This special interest group covers mobile technologies and approaches that are helping utilities do business today. 


Smartphones Undergo a Design Change

image credit: Photo 140938417 © blurf |
Paul Korzeniowski's picture
B2B Content producer, Self-employed

Paul is a seasoned (basically old) freelance B2B content producer. Through the years, he has written more than 10,000 items (blogs, news stories, white papers, case studies, press releases and...

  • Member since 2011
  • 1,593 items added with 564,973 views
  • Mar 4, 2022

Convenience is a major benefit with smartphones. Mobile technicians carry the device on their person but still have enough functionality to get their work done. Therefore, energy companies are constantly on the lookout for new form factors. Foldable phones, the latest variation, is gaining traction because of its form factor flexibility.

Energy company employees desire convenience when using mobile devices, so form factors abound and are now being extended. In some ways, foldable phones are a modern update on the flip phones of yesteryear. Rather than a typical rectangular device, they fold in half, and reduce the amount of space needed in places, like a pant pocket.

The idea has been emerging for more than a decade, but the concept gained traction in the last 12 to 24 months. The devices can be used by utility employees in different ways. When unfolded, the models resemble a smartphone, which can be used for simple messaging in some cases, and in other cases, they operate like a tablet, a device ready for document input. The latter are solid fits for field technicians who have to input a lot of information about the status of grid equipment and employees working at home because of corporate Covid policies.

Interest in foldable devices is rapidly rising. In the business market, mobile workers see the devices as a more convenient than a bulky tablet and more functional that a typical smartphone.

As a result, worldwide shipments reached 8.9 million units in 2021, a 148% increase from 2020, according to Canalys.  That number compares to the 7% growth in overall smartphone shipments in 2021. Because of the rising interest, suppliers, like Samsung, Huawei, and Oppo, jumped into the market.   

Facing a Few Hurdles

However, the market faces challenges as adoption rises, so utilities thinking about standardizing on the new devices need to be cautious. The number of suppliers and models is low now. The ecosystem is in an early stage of development, so energy companies may discover it is challenging to find software that takes advantage of the new devices. Also, peripherals, like headphones, batteries, and chargers that work with foldable phones are scarce.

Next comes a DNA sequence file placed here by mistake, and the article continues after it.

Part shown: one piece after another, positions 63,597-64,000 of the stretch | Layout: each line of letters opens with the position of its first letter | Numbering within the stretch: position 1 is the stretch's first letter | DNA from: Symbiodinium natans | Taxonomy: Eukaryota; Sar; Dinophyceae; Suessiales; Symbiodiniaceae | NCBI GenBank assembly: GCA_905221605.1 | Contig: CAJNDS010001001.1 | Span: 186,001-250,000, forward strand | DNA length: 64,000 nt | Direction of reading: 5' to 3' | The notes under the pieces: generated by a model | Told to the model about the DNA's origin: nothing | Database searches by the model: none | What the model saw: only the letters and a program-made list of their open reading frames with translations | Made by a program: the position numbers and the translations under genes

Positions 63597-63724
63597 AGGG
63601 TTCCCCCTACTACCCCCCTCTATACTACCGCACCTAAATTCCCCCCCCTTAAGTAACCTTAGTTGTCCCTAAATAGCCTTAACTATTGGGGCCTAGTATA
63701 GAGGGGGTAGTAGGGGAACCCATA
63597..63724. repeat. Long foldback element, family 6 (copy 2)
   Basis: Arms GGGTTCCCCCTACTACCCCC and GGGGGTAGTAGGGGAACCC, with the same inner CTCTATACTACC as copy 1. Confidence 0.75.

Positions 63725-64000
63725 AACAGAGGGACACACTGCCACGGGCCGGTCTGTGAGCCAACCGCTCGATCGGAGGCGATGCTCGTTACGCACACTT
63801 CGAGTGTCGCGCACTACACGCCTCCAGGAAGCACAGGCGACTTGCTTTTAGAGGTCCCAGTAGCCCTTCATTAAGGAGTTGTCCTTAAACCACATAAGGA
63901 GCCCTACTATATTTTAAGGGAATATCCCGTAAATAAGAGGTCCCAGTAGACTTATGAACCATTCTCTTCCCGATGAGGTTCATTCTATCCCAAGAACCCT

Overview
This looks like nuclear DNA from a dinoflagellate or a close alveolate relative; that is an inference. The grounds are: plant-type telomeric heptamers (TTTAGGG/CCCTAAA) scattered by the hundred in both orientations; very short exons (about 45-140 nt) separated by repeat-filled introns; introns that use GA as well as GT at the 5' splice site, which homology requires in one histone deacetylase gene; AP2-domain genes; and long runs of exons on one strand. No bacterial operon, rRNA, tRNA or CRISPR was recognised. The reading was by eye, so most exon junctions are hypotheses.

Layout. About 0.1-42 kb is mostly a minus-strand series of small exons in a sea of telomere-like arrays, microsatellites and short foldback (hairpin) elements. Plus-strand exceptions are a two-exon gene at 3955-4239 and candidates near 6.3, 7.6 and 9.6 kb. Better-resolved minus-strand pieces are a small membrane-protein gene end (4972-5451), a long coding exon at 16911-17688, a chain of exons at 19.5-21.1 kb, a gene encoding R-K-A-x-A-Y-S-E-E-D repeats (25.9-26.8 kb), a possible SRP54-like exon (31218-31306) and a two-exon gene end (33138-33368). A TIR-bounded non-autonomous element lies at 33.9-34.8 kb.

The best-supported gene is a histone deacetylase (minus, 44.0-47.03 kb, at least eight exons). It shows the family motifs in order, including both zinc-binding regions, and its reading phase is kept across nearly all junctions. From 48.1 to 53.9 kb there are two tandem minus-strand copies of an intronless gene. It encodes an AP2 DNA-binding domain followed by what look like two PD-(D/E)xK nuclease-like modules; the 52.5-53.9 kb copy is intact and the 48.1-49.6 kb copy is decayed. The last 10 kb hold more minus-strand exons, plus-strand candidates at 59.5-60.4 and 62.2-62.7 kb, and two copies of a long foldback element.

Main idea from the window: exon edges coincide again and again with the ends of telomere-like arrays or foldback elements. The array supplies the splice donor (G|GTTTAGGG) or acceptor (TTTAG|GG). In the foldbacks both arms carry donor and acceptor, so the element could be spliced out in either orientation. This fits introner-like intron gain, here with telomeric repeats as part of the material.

Furthermore, these phones carry a high price tag, start at several hundred dollars and quickly rising into four digits, with certain models. They cost twice as much high end smartphones, so, utilities may have trouble justifying such purchases.  

The mobile device market had been sleepy in the past few years, with few innovations and suppliers mainly trying to buy market share by lowering pricing. Foldables have enough unique features that they are rapidly gaining traction. Their emergence provides energy companies with a new option when determining which device employees use to complete their work.   


No discussions yet. Start a discussion below.

Paul Korzeniowski's picture
Thank Paul for the Post!
Energy Central contributors share their experience and insights for the benefit of other Members (like you). Please show them your appreciation by leaving a comment, 'liking' this post, or following this Member.
More posts from this member

Get Published - Build a Following

The Energy Central Power Industry Network® is based on one core idea - power industry professionals helping each other and advancing the industry by sharing and learning from each other.

If you have an experience or insight to share or have learned something from a conference or seminar, your peers and colleagues on Energy Central want to hear about it. It's also easy to share a link to an article you've liked or an industry resource that you think would be helpful.

                 Learn more about posting on Energy Central »